Some of the blue chips that I thought would help stabilize the portfolio did not do so. For example, my system projects a 16% compound annual return on Home Depot – but the stock apparently does not realize this. It fell 15% during the quarter, tracking the weakness in the housing stocks even though its earnings grew by 22% in the most recent year-over-year quarterly comparison. This bears no relationship to earnings patterns in the housing sector, which have cooled considerably, but there is no arguing with the market. General Electric has also shown compound earnings growth of about 23% annually over the last two years, but the stock is stuck in neutral. It was off 5.2% for the quarter. Another stock that seems overdue for some upside is Microsoft. We bought it at $23.51 in May (it was at $27.21 on March 31), and it ended the quarter at $23.30. So three of the most “prudent” stocks out there did poorly too.
I think a couple of things happened during the quarter. First, as I mentioned in my last letter, stocks were getting expensive relative to interest rates. That relationship got a bit better for stocks thanks to the selloff. Second, analysts have been saying for at least two years that it was time for large cap stocks to finally outperform their smaller brethren. They did so this quarter, simply by not going down as much. Third, so-called “momentum” stocks (such as commodity, energy, domestic steel and certain tech stocks) were severely punished. If it went up a lot in the first quarter, it probably went down a lot in the second quarter.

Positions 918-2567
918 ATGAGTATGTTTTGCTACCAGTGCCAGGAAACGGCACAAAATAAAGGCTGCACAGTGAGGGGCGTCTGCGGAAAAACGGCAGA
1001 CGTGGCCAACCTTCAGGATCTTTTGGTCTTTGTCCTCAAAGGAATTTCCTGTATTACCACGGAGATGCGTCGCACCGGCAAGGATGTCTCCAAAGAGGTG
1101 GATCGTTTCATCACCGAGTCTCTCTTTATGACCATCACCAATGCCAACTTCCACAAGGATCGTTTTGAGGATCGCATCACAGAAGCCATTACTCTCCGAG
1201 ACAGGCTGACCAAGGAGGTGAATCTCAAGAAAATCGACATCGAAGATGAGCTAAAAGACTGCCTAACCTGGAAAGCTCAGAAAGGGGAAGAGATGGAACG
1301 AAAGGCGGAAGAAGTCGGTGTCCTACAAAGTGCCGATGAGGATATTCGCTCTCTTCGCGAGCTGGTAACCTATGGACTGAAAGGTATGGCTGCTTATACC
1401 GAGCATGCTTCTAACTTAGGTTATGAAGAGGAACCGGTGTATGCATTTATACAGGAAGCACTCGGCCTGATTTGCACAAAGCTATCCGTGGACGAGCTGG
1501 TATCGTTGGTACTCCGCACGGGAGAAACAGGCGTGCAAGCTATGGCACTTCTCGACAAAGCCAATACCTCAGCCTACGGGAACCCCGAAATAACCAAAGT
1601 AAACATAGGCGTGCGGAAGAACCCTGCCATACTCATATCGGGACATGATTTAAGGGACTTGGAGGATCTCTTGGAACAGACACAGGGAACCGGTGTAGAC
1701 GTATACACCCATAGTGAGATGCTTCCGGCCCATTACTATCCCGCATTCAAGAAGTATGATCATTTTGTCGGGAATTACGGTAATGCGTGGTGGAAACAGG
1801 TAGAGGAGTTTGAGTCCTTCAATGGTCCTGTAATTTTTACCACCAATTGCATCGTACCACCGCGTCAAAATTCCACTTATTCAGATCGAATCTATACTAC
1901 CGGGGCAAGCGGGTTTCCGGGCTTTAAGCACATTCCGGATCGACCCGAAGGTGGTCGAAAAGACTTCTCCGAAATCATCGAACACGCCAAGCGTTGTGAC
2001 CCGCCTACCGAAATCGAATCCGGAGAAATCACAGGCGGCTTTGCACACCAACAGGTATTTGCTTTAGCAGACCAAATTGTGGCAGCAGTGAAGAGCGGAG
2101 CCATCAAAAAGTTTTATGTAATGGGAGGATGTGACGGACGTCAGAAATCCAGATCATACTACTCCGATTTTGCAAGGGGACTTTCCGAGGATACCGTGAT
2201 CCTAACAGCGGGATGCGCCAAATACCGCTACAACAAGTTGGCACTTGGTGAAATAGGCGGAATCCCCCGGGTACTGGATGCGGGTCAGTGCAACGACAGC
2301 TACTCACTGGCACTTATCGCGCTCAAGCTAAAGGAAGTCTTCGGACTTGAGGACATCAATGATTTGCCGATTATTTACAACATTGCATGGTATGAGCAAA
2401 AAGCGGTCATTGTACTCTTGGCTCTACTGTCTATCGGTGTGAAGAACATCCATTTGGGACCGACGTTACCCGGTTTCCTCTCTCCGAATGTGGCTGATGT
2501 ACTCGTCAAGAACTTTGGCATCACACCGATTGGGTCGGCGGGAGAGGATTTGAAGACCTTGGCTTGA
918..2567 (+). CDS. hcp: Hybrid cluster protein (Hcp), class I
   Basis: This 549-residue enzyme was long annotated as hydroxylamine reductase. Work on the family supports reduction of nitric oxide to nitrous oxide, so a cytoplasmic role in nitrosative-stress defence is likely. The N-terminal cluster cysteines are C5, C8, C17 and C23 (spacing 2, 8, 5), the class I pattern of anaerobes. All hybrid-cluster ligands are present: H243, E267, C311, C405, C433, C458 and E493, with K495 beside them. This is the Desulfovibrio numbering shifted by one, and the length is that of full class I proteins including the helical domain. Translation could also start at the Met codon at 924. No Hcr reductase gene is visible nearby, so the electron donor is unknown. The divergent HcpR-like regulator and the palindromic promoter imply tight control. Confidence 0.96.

A number of stocks that had particularly strong gains in the first quarter were 30% or more below their peaks by mid-June. Nvidia is a good example. It was up 56% in the first quarter and down 25% in the second quarter. I’m not sure that either move reflected such a large shift in the fundamentals. We bought some just off the lows in mid-June, with a tight stop-loss parameter. Omnivision is a similar case. The stock rose 51 % in the first quarter. Then it fell 30% in the second quarter, despite a mid-June announcement of 28% earnings growth and a projected return on my system of nearly 20% annually. We used stop orders to protect most of our gain. The best explanation I can provide regarding both of these companies is that the investment community constantly worries about pricing pressure and thus profit margins in the specialty computer chip business.